I never realized that my daily habits were so redneck until I moved to Cambridge. I live in an apartment complex with dozens of units, but we are the only residents who ever use the small common yard out front. I can often be found out front working on craft projects like Tanie's space shirts or assembling our many dozens of pieces of IKEA furniture in my overalls from the Fairview Tractor Supply Company. Nick and I also like to sit in our deluxe canopy camp chairs and read.

just LOOK at those rainbow glow-in-the-dark pony bead accents!!
I guess it goes without saying that this picture was not taken in Boston.

The neighbors walk by and they're all

It seems like something happens every day that makes me feel like an alien. Facebook friends of mine know all about my considerable distress about the difference in Southern and New England traditions--in my world, a white elephant exchange is not called a yankee swap and people not wearing green on St. Patrick's Day get pinched.

Even the smallest things are different. I started noticing recently that every monetary transaction I experience up here ends with the cashier informing me that I'm "all set." This is not an unusual thing to say at all, until you realize that every cashier says it every single time without fail. A quick Googlin' informed me that this is, in fact, a Boston tic.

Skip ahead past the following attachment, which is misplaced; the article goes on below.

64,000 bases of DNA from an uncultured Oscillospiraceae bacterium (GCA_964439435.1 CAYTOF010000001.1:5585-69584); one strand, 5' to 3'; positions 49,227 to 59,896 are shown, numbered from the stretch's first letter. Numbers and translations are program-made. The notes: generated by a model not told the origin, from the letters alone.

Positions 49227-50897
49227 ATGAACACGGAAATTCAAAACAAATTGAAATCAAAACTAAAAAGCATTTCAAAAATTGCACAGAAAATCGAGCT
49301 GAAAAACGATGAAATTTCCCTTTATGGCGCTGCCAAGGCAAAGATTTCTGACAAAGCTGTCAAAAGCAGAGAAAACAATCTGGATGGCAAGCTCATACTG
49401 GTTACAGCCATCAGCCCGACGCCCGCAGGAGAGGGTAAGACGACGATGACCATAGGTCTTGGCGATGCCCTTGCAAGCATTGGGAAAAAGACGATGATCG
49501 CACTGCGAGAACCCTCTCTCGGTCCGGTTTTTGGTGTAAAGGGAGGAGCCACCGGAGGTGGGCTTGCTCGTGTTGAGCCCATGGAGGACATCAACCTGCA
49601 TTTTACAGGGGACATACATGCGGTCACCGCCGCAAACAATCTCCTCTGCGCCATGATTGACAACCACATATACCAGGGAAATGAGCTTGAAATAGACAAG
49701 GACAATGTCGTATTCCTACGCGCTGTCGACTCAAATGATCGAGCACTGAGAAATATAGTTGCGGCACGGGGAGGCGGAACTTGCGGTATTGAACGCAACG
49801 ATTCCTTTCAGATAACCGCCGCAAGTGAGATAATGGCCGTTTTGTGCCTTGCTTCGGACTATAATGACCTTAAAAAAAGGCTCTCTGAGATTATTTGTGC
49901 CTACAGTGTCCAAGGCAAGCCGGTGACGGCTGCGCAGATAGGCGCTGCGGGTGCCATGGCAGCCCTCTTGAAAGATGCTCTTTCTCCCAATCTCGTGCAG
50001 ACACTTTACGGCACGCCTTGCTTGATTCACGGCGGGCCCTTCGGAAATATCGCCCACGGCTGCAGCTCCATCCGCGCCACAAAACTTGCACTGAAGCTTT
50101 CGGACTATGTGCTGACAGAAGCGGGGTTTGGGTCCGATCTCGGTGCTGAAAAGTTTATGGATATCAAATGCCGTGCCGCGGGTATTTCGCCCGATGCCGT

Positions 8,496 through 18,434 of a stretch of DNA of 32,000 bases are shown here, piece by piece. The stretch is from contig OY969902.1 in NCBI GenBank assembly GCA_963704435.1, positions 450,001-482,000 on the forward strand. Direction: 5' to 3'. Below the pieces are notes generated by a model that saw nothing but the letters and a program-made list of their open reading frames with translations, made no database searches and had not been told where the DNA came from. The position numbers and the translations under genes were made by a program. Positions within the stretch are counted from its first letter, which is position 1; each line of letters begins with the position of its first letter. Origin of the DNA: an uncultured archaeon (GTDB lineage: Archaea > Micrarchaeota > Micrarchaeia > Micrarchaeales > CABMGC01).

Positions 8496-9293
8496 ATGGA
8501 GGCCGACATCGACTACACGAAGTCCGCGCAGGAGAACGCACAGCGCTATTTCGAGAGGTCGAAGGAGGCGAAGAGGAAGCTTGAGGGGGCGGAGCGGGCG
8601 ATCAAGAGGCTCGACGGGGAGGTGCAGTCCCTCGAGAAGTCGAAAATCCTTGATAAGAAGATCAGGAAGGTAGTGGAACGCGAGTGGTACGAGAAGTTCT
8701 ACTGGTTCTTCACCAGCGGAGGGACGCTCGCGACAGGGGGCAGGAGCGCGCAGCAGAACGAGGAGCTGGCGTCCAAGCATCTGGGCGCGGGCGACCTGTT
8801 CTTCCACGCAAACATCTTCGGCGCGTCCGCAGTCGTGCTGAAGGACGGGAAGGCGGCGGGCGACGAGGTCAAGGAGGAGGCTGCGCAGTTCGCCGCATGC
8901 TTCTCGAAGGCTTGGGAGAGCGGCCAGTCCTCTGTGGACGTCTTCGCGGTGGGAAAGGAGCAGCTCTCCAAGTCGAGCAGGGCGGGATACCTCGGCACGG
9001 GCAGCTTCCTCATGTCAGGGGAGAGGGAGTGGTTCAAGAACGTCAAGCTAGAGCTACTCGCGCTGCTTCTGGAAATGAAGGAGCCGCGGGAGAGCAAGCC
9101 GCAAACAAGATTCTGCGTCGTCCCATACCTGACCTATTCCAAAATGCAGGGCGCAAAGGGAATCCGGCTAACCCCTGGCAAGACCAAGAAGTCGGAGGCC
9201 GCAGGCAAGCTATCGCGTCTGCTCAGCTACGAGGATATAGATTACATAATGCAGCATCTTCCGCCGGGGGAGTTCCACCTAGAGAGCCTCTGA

But despite the cultural differences and the winter (oh lord, the winter), I have to admit that I'm coming around to a few things about Boston. Since I hate being such a Negative Nancy about New England all the time, I thought I should fess up to the things I've started to like.


They put fresh blueberries in it!!

from LittleBill's flickr


All the beer and shouting--it feels like home!


Glistening water and athletic rich people rowing crew--what's not to love?


Seagulls scream at you on your way to work. You can almost smell the salt air. You can drive up to New Hampshiah and eat lobsters that mere hours before had been minding their own business in the ocean.

from Ken-ichi's flickr


Boston's Little Italy. They've got the best Italian food this side of Trastevere. There is magic in the air. And garlic.

from bradunc01's flickr


It's no Bourbon Street, but there are drunk Harvardians! And Christmas lights!


There's a swank restaurant at the top of the 52 story Prudential Center. The view is astonishing.

from Basically Boston's flickr

Julia and I had a boozy lunch there last weekend.

THAT is the face of a woman enjoying her life in Boston.

And finally, my favorite thing about living in Boston is


It's good for you. It reminds you who you really are underneath it all.

Discussion Question:
Tell me about a time you've been out of context.